Tuesday, 11 May 2010

Sense and justice prevails - at last

Here at Pol-e-tics we feel exhausted. The energetic run-up to the election, the all-night marathon following results, the dawning of a victory so narrowly missed and the daily roundabout of LibDem indecision ... towards the end it began to pall.

But now the elation of victory is sublime!

Cameron has been dignified throughout—keeping his distance from the media—which will make the sight of his appearance finally to declare a Conservative-led government all the more dramatic and satisfying.

The fact is that over the election and subsequent negotiations the Conservatives have won!

There have been doubts over the negotiations within all three parties. This is unsurprising given the electoral result produced a situation our traditional party system is not designed to cope with.

The Labour party deal was never going to be a winner—even if it had been sealed. Some sensible Labour MPs were willing to acknowledge that a Libd–Lab pact would be undemocratic.

Then many Conservative supporters believe Cameron went too far and should have tried to run a minority government. Again, this would be an undemocratic result that ignored the numbers delivered by the electorate.

More party political still, some Conservatives believe Cameron should have walked away from any government. This would leave other parties to do their worst until an inevitable fresh election restored Conservatives to power with a sound majority.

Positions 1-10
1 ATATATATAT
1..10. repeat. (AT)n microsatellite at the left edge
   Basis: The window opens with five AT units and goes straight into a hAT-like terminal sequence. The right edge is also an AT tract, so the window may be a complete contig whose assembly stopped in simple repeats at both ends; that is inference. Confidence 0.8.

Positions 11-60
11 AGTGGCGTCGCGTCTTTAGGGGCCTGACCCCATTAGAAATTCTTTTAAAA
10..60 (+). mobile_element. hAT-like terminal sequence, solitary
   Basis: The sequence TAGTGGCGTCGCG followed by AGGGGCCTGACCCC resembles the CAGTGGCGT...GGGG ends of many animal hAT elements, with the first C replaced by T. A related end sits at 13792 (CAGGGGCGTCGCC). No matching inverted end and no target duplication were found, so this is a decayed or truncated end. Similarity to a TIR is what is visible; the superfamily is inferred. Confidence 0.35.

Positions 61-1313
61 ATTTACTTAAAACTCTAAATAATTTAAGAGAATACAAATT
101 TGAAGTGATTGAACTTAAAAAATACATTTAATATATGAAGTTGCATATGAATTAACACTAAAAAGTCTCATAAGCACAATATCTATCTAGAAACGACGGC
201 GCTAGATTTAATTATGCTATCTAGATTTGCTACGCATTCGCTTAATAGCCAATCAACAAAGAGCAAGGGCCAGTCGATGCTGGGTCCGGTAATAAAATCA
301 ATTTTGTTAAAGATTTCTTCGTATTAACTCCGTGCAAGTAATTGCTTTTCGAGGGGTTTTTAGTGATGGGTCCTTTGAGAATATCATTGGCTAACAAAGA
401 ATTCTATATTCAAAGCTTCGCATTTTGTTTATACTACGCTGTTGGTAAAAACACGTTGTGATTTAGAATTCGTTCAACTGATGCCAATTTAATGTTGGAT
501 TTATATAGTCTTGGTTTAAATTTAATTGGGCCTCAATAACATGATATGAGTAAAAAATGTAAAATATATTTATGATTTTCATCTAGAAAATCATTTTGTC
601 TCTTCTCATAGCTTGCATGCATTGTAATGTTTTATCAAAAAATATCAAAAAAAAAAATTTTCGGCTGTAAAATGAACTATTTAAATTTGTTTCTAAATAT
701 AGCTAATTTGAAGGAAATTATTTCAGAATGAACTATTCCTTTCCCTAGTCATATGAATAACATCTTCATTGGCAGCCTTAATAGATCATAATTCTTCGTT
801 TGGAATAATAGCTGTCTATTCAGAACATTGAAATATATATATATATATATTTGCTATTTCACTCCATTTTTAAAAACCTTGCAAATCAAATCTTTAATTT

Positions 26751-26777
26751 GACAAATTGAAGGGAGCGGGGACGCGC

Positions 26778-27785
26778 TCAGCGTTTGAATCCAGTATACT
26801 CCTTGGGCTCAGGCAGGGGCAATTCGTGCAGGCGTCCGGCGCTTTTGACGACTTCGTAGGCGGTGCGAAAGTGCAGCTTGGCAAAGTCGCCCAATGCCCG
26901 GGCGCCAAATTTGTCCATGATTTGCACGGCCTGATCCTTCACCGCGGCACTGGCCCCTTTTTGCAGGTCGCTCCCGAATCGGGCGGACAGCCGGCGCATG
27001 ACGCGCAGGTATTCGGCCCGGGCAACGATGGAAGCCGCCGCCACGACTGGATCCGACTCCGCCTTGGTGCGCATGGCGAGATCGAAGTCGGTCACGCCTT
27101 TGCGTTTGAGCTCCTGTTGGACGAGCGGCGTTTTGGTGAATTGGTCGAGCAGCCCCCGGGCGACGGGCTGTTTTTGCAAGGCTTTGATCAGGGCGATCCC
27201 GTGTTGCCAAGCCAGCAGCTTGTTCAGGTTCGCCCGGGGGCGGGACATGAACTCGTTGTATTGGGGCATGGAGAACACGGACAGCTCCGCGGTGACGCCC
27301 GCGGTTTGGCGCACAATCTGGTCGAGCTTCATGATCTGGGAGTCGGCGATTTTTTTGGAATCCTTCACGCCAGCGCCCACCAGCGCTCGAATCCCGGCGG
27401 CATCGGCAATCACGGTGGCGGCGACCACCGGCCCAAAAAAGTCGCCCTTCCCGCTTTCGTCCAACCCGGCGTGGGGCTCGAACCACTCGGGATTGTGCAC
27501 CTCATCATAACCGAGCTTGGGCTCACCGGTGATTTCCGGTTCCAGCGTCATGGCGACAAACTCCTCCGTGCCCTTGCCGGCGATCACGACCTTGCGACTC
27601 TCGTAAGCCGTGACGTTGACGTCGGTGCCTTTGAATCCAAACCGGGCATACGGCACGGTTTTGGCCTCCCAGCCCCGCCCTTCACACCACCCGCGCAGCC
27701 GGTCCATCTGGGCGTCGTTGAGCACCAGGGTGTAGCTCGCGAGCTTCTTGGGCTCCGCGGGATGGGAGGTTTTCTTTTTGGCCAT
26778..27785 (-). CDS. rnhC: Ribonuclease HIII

But such a strategy is just not part of Conservative DNA. Conservatives are pragmatic but above all responsible. The country needs a government, and a Conservative government. To walk away from the challenge would be cowardly, damaging and irresponsible.

Can Conservative parliamentarians work with the LibDems?

The LD leadership has not covered itself with glory over its negotiating tactics. Conservatives are familiar with LibDems facing two ways according to their audience. But what we have seen at play is the division between right and left that still lies at the heart of the LibDem party.

The liberal faction that stresses civil liberties and personal responsibility can make accord with Conservatives. The social democrats will have to live with the reality that Labour could not, or would not, deliver an alliance.

A lot has yet to be revealed about the Conservative–LibDem relationship and how it manifests in policy decisions. The alliance will be awkward and fragile.

But at last Labour is gone. Conservatives are substantially in power. And the process of bringing energy to restoring the nation can finally begin.

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